The series centers on hotshot detective Jake Peralta (Andy Samberg), one of the two best cops in Brooklyn's 99th precinct. He's got an ongoing rivalry with fellow detective Amy Santiago (Melissa Fumero) on who can bag the most criminals before the year is over, and is generally left alone in his quest by his Sergeant, Terry Jeffords (Terry Crews). The 99 is rounded out by Jake's wanna-be best friend, Detective Charles Boyle (Joe Lo Truglio), Boyle's unrequited crush Detective Rosa Diaz (Stephanie Beatriz), secretary Gina Linetti (Chelsea Peretti), and clueless old partners Hitchcock and Scully (Dirk Blocker and Joel McKinnon Miller). However, Peralta's world is turned upside down when the 99 gets a brand-new captain: Ray Holt (Andre Braugher). Holt, a gay black man who started in the 1970s, has fought hard to become a captain, and takes his job (and everything) very seriously.
In theory, this sounds like the basis for a serialized comedy focusing on the relationship that develops between Jake and Captain Holt. In execution, the show leans more toward the standard sitcom format than even "Parks and Recreation" or "The Office" in having each episode being self-contained, even when overall character development occurs. There's nothing inherently wrong with this approach, but if the appeal of the show for viewers is seeing Samberg and Braugher bounce off of one another, there's probably significantly less of it here than those people will be expecting. That's not to say they're not good together, or that Braugher isn't funny (the more emotionless he is, the funnier he becomes), but they usually only share one to three scenes in a given episode, with Jake's relationship with his office mates making up more of the show.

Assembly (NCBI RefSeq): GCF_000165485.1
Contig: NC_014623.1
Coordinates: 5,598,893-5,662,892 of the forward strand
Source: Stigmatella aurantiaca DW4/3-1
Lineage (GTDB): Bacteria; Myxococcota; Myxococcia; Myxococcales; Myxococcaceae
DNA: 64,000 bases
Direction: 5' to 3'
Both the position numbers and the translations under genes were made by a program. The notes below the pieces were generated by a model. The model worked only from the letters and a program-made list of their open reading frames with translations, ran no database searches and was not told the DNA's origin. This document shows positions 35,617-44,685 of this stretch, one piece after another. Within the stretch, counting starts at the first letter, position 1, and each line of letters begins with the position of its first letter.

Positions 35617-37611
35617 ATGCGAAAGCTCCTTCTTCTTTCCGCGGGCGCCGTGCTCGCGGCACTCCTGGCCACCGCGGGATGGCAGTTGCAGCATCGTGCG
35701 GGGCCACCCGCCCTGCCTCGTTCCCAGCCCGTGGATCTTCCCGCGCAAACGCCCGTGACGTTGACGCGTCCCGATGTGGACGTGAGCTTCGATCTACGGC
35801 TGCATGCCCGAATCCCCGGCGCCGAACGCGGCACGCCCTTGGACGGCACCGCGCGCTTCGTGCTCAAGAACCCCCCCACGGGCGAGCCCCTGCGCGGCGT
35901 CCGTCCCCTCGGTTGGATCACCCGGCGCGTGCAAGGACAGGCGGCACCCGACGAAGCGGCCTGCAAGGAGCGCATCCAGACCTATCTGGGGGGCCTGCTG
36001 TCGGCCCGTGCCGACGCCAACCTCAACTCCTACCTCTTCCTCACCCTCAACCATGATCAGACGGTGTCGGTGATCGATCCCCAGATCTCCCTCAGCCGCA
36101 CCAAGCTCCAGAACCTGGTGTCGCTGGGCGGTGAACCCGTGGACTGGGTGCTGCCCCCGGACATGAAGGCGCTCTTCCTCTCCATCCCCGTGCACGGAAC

Samberg is a performer whose style can be hard to pin down. Comedically, he tends to be a bit broad, and it's easier to view each of his projects individually rather than assess his style as a whole. Without that foothold, it's hard to guess how successful he would be playing the lead on a sitcom, but he's very funny, delivering a good mix of cartoon absurdity and earnest enthusiasm. He bounces well off of every member in the cast, all of whom are also very funny, and each of whom have their own bit (Santiago reacts in horror to Peralta's comments or actions, Diaz is intimidating, Boyle is creepy or awkward, Gina is self-obsessed and sarcastic, and Hitchcock and Scully are dumb). The only one without a consistent personality trait is Jeffords, but Crews is very funny as always -- just the juxtaposition of his bodybuilder figure and the silliness of his dialogue is funny.
The one slightly distracting aspect of the show is its soft stance on what kind of tone it's going for. Peralta will do blatantly cartoonish things, including falling through the roof in an extended bid to steal Captain Holt's Medal of Valor, but the show is otherwise fairly grounded. Unlike a show like "Parks and Recreation", "Brooklyn Nine-Nine" leaves these two halves feeling strangely separate, instead of blending them into one more consistent tone. It's not that it needs to commit to its cartoon logic (ala "It's Always Sunny") or remove it entirely, but a better balance throughout would probably help. It's a minor quibble, but when there are so many funny shows to pick from, a minor change might be a big deal for a solid program like this one.
The Video and Audio
A trailer for A Million Ways to Die in the West, promos for "Mulaney", "Parks and Recreation", and "Psych", and a trailer for The Fluffy Movie play before the main menu on disc 1. Additional promos for "The Office", "30 Rock", "Eureka", "Warehouse 13", "Chicago P.D.", "Chicago Fire", "Grimm", and "Dracula" (but not the autoplay ones) can also be found under "Previews" on that disc.